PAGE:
Still have folks in your department who dismiss games as…, well, games? Then you need to check out this article in the latest edition of the Escapist. Todd Bryant has been experimenting with using games like Civ IV in history classes. This is no unthinking use of the game, though. For Bryant, the value lies in exploiting the gap between ‘real’ history, and the way that history is modelled (or argued, as it were: see Bogost) in the game:
A student came to my office last week and asked for help setting up a LAN game of Civ IV in one of the college’s computer labs. He was going to play my Age of Conquest mod scenario with some friends that afternoon. While I showed him in the menu how to set up a multiplayer game, he shared his strategy to play Spain and attack the Aztecs. It’s a bad idea.
For the class, students had to play the game in addition to their readings and discuss whether the scenario accurately represented the period. One of the key concepts students should have learned about was the role of belief systems as described in the book “The Conquest of America: The Question of the Other.” In essence, the book and the game make the same argument: Had the Aztecs viewed the world differently, their clash with the Spanish conquistadors would have been radically different.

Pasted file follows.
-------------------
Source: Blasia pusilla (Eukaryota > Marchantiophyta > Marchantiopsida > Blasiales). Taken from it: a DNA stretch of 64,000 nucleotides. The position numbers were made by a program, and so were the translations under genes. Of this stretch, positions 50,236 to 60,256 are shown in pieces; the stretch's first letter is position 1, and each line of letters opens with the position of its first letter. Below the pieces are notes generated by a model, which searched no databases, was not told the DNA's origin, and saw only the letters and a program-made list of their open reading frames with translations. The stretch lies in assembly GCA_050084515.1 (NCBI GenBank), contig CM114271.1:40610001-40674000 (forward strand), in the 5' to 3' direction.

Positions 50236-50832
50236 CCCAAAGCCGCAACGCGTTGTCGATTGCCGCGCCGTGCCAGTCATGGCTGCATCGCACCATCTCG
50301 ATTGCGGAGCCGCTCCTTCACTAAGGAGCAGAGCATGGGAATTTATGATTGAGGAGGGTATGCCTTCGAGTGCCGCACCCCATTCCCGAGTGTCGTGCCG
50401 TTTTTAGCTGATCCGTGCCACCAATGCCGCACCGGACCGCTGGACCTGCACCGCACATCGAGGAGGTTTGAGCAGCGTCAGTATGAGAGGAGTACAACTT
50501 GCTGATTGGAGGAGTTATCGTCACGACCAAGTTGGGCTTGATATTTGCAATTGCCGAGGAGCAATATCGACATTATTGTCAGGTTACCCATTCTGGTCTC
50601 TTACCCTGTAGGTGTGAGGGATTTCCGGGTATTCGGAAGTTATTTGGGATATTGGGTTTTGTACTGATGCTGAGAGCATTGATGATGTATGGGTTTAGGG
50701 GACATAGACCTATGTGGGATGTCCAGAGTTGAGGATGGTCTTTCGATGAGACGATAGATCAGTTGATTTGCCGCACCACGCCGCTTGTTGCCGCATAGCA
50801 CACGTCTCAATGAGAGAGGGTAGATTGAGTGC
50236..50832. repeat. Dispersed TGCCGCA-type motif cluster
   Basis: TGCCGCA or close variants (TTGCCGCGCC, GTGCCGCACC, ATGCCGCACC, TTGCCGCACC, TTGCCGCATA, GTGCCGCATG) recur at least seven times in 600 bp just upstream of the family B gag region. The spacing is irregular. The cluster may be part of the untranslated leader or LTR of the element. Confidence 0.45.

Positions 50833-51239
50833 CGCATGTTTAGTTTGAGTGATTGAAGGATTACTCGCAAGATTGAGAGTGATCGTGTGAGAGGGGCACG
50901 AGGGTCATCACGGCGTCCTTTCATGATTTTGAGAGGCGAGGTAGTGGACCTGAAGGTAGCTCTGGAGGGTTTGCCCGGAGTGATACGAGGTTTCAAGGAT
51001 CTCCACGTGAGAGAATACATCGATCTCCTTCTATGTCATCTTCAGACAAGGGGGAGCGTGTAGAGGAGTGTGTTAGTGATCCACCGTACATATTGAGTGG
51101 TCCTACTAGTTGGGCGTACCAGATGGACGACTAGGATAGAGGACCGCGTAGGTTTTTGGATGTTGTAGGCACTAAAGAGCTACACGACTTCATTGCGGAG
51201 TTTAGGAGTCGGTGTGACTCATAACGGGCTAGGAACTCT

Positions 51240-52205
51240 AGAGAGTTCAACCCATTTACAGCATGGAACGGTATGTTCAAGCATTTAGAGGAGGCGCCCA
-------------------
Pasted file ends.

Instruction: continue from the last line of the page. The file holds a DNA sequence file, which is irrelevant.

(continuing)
He goes on to describe exploration of language teaching through immersing students in a German server for World of Warcraft. Mein Gott! Das ist wunderbar! (all that I remember from a freshman German class; that and a song set to the Blue Danube… perhaps if I’d been gaming language, things would be different…)
There are people doing similar things with Latin, as it happens (I had experimented with old school text adventures for Latin teaching, but this might be a bit more *sigh* exciting) … sign the petition now!